Twitter’s Pros and Cons: Bob, On Seriously Hating All That Twitter Stands For

To paraphrase the song “War” by Edwin Starr:

“Twitter, huh, yeah
What is it good for
Absolutely nothing
Uh-huh
Twitter, huh, yeah
What is it good for
Absolutely nothing
Retweet it, y’all”

I have railed against Twitter for some time now—much to the amusement of one or two colleagues, I’ll add—and since iLounge has decided to embrace this medium, I am going to take a moment to explain why you won’t be reading any tweets from me in our new iLounge editors’ feed.

I loathe Twitter and all that it has come to represent. The world does not need an aggregator of every few minutes of a person’s life in 140 characters, starting from when he wakes up in the morning, to a banal list of his habits and haunts—shopping lists to Starbucks and so on—to toilet tweet updates, all concluding with the predictable, moronic “Goodnight tweeple, sweet dreams, blah blah blah.” From my perspective, the only thing more awful than such updates is that some of this junk attracts thousands of “followers,” who then also share their every movement with thousands of followers, and so on. Is anyone actually reading all this, or is it just a bunch of junk being “followed” by people for the sake of aggregating invisible friends? No matter; hard-core Twitter users seem to relish this cyber scalp hunting and useless milestoning: “Twen thousandth tweet coming up, welcome to my twenty-thousandth follower!” That’ll be 10,000 short sentences of banality you have shared with 20,000 SEO accounts, and do any of them really give a damn what you’re typing? No! Facebook is for people who have friends; Twitter is for people who don’t but still have the ego to think that people care what they say.

Don’t get me started on the lexicon that has grown exponentially with the popularity of Twitter—it is making me want to throw my iPhone, laptop and Internet connection into the nearest bin. “Attwicted,” “Tweeple,” and “Tweetup” are just a small example—for god’s sake, most of you people are adults, can’t you realize you sound like 3-year-olds? The fact that some sad Twit has sat down and compiled a whole dictionary is even worse. Suddenly the dumbed down human race portrayed in the film Idiocracy seems to be here and now, communicated in 140-character jumbles. And now books are appearing on store shelves to help you understand Twitter! What is there to understand? It would be amazing to me if some of the people on Twitter even had the ability to read something as complicated as a book, especially one where the pages have more than 30 words each and need to be considered in sequence.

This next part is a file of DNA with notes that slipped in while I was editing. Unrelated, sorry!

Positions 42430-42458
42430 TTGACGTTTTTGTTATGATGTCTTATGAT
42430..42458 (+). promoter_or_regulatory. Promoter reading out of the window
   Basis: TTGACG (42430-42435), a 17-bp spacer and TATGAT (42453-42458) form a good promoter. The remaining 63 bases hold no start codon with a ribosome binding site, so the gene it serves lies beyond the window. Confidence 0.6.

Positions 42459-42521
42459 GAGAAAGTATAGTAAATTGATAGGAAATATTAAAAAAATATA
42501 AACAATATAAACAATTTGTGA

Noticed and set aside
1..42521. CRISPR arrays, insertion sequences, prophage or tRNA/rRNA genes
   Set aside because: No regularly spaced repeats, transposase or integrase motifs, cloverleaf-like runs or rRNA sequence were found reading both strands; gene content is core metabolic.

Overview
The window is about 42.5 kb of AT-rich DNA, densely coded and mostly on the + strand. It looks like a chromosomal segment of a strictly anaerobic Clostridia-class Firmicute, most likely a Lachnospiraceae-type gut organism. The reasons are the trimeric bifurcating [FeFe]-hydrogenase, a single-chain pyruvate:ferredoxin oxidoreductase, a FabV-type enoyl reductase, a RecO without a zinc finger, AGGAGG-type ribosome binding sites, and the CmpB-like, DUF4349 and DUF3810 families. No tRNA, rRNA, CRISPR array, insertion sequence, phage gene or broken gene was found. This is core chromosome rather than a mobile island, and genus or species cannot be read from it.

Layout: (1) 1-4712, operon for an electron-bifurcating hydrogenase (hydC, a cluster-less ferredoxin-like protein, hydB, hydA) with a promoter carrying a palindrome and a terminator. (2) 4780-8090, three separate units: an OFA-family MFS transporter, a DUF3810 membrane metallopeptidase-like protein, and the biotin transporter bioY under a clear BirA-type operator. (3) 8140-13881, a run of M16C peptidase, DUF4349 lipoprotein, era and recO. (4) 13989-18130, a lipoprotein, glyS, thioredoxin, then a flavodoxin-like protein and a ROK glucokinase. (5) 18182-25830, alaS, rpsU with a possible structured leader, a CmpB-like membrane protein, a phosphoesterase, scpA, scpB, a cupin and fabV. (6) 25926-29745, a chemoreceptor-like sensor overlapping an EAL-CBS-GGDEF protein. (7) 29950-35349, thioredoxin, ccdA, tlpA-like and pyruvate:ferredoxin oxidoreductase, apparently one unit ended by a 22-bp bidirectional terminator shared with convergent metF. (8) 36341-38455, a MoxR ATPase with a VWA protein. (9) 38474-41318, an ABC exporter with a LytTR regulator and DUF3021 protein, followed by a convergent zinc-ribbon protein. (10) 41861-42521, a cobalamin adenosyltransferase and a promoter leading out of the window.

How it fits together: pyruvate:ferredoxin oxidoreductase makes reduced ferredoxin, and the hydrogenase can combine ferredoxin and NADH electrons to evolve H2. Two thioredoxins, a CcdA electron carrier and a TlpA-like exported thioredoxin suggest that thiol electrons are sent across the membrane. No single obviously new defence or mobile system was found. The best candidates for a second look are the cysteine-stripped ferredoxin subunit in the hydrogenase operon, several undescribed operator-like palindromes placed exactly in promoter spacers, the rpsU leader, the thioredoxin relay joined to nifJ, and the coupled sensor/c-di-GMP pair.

But struggle against the tide as I might, more and more established media are now urging viewers to “follow us at @XXXXX” because they think it is the trendy thing to be saying and doing. People I respect from various walks of life are now jumping onto the Twagon (I made that one up) or Twain (not Mark), though when I was asked whether I would follow them if doing so provided a better understanding of their activities, the simple answer was no. This video got it right many moons ago; sadly, this sequel showed the futility of struggling against the fail whale.

Can Twitter be reclaimed from the Idiocracy wannabees and put to good use? Perhaps iLounge’s feed will convince me that it can be done, but I’m not interested in joining in to be a part of the tweeting. I couldn’t even restrict this tirade to 140 words, let alone 140 characters, as the Twitriol inside just came bubbling out. Agree? Thank you. Disagree? Please retweat into your Twittersphere and twemble in outwage.

Read the Pros side of the Twitter discussion here.

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